When interviewed in 2013 on the CNN production of “Girl Rising”, director Richard Robbins commented, “… Unlike a lot of big global problems that we face in the world, whether it’s global warming or religious conflict or the AIDS epidemic, we actually know what the solution is to this problem. We know how to educate girls. Most of us know what a good school looks like, a good teacher looks like. So, this is change we can really create in the world.”
For ten years, the world has educated itself to the challenges and impossible odds that girls must overcome to attend school. In 2013, UNESCO reported that there are 31 million girls of primary school age out of school. Of these, 17 million are expected never to enter school. UNESCO states that when all children have access to a quality education rooted in human rights and gender equality, it creates a ripple effect of opportunity that influences generations to come.
Today, organizations work tirelessly to achieve the third millennium United Nations development goal of 2015 to eliminate gender disparity in primary and secondary education. We build wells flowing with fresh water so girls do not have to rise early to fetch water. We prosecute evil to protect girls from being raped as they walk to school.
We are aware of the problems and we are working toward the solution – to make the world an equal and safe place for girls to receive an education. So, when, against all odds, a girl finds her way to school, she must find herself alongside a teacher who can articulate what the students will be able to do. An effective teacher must have a weekly plan with a daily schedule that includes well-written lesson plans. Anything less is unacceptable.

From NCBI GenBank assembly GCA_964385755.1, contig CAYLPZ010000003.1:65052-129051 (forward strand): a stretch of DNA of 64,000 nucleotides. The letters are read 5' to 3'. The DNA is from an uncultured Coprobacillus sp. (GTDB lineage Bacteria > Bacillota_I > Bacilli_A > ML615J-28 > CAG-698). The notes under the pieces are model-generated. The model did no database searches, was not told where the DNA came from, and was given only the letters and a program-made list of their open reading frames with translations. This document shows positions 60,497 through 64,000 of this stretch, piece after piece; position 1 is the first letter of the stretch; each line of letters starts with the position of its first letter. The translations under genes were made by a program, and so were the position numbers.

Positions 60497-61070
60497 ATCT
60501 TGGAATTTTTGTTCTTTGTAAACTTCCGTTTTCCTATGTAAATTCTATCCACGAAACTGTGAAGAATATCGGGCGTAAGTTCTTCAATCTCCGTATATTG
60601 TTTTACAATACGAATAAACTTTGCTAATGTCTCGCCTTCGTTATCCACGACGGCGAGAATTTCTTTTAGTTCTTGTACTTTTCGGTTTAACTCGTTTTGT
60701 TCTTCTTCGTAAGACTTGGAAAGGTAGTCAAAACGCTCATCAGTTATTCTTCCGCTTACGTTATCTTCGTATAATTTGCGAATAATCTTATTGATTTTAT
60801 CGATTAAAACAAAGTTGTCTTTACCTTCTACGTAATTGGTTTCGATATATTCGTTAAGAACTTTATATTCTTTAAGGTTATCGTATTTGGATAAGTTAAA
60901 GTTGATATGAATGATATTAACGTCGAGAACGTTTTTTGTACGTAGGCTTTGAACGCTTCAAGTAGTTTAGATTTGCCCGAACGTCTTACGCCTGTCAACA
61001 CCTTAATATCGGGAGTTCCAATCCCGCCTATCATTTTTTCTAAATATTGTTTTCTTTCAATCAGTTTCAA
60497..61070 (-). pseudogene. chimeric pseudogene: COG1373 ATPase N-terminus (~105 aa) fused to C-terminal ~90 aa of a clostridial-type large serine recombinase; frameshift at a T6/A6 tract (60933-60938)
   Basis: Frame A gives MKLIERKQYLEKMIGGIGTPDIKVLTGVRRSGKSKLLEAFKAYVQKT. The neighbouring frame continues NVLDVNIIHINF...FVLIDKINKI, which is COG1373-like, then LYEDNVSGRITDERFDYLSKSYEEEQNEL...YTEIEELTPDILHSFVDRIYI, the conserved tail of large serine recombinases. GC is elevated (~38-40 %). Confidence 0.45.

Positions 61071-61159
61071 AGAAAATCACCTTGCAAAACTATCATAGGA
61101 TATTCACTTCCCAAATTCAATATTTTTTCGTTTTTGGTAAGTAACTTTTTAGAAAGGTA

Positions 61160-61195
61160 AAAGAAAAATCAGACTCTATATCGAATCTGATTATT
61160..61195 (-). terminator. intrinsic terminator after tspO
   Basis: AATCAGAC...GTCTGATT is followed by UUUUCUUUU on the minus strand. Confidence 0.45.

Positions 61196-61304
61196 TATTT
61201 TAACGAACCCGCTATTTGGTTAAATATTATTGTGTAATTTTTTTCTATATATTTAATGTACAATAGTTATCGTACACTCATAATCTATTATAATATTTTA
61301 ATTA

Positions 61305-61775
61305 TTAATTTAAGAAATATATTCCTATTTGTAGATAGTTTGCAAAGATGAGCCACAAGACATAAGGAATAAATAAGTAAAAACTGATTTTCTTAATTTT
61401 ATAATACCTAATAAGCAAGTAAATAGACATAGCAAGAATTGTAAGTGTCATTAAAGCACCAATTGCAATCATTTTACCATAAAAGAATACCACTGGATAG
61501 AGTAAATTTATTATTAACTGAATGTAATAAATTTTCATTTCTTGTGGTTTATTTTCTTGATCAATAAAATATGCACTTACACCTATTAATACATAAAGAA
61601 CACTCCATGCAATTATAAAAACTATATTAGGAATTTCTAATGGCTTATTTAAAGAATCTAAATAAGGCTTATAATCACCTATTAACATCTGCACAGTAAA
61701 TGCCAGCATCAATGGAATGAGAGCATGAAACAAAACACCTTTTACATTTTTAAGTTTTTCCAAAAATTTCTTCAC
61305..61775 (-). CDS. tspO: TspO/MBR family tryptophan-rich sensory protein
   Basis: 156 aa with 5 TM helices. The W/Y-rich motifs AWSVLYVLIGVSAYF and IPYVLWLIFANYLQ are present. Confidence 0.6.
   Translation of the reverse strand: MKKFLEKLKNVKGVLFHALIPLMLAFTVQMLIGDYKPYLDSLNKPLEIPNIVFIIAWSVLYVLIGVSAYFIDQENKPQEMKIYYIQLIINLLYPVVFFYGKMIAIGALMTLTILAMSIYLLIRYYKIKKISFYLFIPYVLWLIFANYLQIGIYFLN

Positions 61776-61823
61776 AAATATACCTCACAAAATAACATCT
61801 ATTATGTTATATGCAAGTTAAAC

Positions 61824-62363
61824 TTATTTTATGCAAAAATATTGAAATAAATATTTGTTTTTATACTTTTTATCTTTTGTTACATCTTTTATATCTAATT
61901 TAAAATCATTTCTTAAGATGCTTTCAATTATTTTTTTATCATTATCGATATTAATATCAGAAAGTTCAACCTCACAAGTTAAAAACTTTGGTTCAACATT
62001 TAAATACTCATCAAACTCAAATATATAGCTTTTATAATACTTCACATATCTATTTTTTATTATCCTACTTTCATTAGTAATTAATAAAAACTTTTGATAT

Teaching Training Together is on the wings, prepared to train teachers with sustainable teacher training seminars. In the second of our twelve modules, Planning a School Day, participants learn how to write lesson plan objectives to answer the question: What will the student be able to do at the end of the lesson? The answer to this question requires proper planning, knowledge of outcomes, and a grasp of the level of understanding of each student. TTT condenses a semester’s worth of undergraduate work into a priceless bit of learning that can significantly impact the productivity and value of a teacher and student’s school day.
Parents, teachers, school leaders and even children know what a good teacher looks like. As we fight against the evil in this world that would disqualify a child, girl or boy, from the opportunity to be a learner, TTT commits to teach fundamental theory and practical application of the basics of effective teaching to underserved teachers.
May each of us pause to imagine one young girl courageously walking to school.
Beth is the President of Teaching Training Together, an organization based in Burlington, Massachusetts, that provides professional development seminars to underserved teachers and school leaders in developing nations.